I was accepted as a member of the group almost from its inception, and find it a fascinating forum to communicate with fellow writers, and bounce and exchange ideas. My big regret is that I don’t have as much time as I’d like at the moment to be a more active member. The Awethology is such an awesome idea, and I am so proud to be participating.
How do you promote your writing?
My publisher’s marketing manager organises book blog tours and interviews with book journalists, and I am in touch currently with bookshops. I have also been successful in getting my new novel, In Shadows Waiting, accepted by my County Library Service. A very successful channel in the past has been my Twitter account. I now have over 11,000 followers.
Where can we buy your books?
Amazon author page: http://www.amazon.co.uk/Stewart-Bint/e/B00D18IARS
Barnes and Noble: http://www.barnesandnoble.com/s/stewart+bint?_requestid=20846
Who are your favourite authors?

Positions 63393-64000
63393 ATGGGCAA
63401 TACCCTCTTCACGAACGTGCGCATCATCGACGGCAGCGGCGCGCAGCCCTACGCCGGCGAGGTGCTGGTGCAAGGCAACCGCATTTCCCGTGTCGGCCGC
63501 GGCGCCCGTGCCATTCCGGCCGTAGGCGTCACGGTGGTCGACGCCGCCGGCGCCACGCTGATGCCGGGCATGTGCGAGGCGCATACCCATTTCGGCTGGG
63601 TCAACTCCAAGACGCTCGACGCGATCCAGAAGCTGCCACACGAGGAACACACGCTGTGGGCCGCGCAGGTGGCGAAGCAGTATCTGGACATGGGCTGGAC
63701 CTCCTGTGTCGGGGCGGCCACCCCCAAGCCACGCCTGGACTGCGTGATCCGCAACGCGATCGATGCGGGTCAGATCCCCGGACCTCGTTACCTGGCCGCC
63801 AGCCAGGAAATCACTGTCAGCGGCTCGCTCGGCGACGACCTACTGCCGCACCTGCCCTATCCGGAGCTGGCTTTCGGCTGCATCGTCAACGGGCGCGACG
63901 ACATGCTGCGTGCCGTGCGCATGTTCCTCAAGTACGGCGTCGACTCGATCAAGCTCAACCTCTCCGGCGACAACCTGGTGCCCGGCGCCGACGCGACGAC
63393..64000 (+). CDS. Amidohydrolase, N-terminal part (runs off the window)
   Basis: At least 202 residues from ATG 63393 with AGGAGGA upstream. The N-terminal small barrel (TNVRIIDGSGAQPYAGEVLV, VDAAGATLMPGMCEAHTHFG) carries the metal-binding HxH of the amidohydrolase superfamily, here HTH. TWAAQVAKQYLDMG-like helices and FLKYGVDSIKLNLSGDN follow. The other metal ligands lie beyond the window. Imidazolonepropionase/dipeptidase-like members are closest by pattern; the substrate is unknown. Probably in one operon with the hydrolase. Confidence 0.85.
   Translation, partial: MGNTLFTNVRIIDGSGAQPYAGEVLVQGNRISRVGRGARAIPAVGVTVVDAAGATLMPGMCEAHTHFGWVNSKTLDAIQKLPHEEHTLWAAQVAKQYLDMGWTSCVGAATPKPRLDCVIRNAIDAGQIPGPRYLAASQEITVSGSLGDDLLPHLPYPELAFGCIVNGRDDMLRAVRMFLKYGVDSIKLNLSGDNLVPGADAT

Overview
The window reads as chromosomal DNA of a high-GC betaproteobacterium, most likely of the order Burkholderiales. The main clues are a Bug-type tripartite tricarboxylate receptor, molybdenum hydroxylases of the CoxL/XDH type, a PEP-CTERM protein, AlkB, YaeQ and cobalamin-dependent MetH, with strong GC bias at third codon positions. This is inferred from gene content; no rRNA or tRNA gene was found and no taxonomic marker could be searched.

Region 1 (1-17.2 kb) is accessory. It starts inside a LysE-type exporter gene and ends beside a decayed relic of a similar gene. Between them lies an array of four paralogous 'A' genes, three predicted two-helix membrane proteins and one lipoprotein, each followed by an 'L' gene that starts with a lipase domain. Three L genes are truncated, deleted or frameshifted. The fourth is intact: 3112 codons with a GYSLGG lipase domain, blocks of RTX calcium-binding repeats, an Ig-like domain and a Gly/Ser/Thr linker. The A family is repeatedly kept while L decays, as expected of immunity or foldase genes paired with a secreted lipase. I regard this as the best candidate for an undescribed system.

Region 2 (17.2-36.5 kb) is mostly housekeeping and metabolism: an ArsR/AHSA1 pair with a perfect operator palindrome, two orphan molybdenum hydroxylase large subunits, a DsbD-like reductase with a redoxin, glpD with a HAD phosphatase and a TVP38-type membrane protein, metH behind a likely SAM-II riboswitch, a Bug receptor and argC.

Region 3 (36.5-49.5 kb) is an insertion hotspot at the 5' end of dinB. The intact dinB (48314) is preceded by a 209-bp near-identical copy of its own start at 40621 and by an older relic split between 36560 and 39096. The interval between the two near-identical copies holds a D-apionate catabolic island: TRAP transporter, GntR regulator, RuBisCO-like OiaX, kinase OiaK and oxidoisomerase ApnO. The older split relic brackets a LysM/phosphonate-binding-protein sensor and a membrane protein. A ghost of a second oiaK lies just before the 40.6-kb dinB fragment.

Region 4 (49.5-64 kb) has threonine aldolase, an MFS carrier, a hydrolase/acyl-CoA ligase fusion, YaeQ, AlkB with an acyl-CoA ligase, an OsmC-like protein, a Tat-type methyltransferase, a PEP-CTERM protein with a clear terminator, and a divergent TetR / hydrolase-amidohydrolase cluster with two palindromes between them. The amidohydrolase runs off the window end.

Stephen King and James Herbert in the horror/thriller genre. Sir Arthur Conan Doyle for his Sherlock Holmes and Lost World stories, and up-and-coming authors DM Cain, Lisa Veldkamp, JG Clay, and Michael J Elliott.
Social Media Links
Facebook author page: https://www.facebook.com/StewartBintAuthor/
Do you have any more information you’d like to share with us?
A couple of things:
I go barefoot almost all the time.
Fellow novelist and Awethology contributor DM Cain http://dmcain84.com/ and I live about 500 yards from each other – and we met through Twitter!
Its a small world out there 🙂
Reblogged this on Plaisted Publishing House and commented:
Five years on and here’s an interview from the author who reminded me it was time to celebrate Awethors. Time has flown, lets see what’s new with Stewart Bint. Another awesome author…
Reblogged this on Campbells World.